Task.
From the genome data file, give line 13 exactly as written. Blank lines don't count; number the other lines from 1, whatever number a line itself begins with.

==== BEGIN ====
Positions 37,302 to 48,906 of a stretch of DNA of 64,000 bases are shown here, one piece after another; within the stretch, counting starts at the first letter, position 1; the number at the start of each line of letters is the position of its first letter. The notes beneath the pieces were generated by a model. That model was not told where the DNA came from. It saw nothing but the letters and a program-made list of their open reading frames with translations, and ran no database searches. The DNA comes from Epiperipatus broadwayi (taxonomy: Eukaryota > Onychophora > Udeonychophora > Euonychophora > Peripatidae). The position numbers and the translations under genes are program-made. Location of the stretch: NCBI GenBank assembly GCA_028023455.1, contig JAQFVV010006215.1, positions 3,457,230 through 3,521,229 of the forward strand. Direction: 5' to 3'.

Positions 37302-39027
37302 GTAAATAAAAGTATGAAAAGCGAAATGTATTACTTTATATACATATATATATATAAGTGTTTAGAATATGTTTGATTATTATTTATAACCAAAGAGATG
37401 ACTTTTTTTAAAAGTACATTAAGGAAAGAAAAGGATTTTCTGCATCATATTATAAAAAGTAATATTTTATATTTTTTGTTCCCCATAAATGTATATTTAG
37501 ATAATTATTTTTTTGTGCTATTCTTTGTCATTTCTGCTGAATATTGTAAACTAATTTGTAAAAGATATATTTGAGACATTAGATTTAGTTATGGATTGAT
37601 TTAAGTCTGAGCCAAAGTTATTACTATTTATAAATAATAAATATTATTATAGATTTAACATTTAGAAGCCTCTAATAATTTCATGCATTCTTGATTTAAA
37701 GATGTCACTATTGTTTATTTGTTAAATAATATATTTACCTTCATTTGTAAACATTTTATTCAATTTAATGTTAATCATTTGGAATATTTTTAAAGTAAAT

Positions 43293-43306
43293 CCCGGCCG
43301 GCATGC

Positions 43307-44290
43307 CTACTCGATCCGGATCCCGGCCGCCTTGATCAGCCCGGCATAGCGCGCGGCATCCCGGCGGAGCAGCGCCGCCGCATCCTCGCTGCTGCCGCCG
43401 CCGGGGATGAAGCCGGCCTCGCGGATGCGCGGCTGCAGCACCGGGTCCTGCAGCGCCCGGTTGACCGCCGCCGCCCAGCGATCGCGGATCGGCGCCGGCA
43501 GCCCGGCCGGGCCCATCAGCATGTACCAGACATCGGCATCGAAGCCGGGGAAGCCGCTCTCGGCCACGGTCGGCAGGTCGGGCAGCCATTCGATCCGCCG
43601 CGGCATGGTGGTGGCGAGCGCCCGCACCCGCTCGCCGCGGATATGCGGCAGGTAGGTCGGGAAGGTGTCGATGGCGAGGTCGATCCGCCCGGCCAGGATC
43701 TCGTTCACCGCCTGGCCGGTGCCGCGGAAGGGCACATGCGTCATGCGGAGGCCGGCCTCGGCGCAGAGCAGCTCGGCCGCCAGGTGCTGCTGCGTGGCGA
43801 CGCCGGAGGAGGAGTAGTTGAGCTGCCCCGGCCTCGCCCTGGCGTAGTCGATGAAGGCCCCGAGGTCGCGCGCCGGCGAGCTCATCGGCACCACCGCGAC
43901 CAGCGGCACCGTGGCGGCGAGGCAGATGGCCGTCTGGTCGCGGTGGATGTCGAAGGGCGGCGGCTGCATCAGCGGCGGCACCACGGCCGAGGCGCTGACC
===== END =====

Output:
43401 CCGGGGATGAAGCCGGCCTCGCGGATGCGCGGCTGCAGCACCGGGTCCTGCAGCGCCCGGTTGACCGCCGCCGCCCAGCGATCGCGGATCGGCGCCGGCA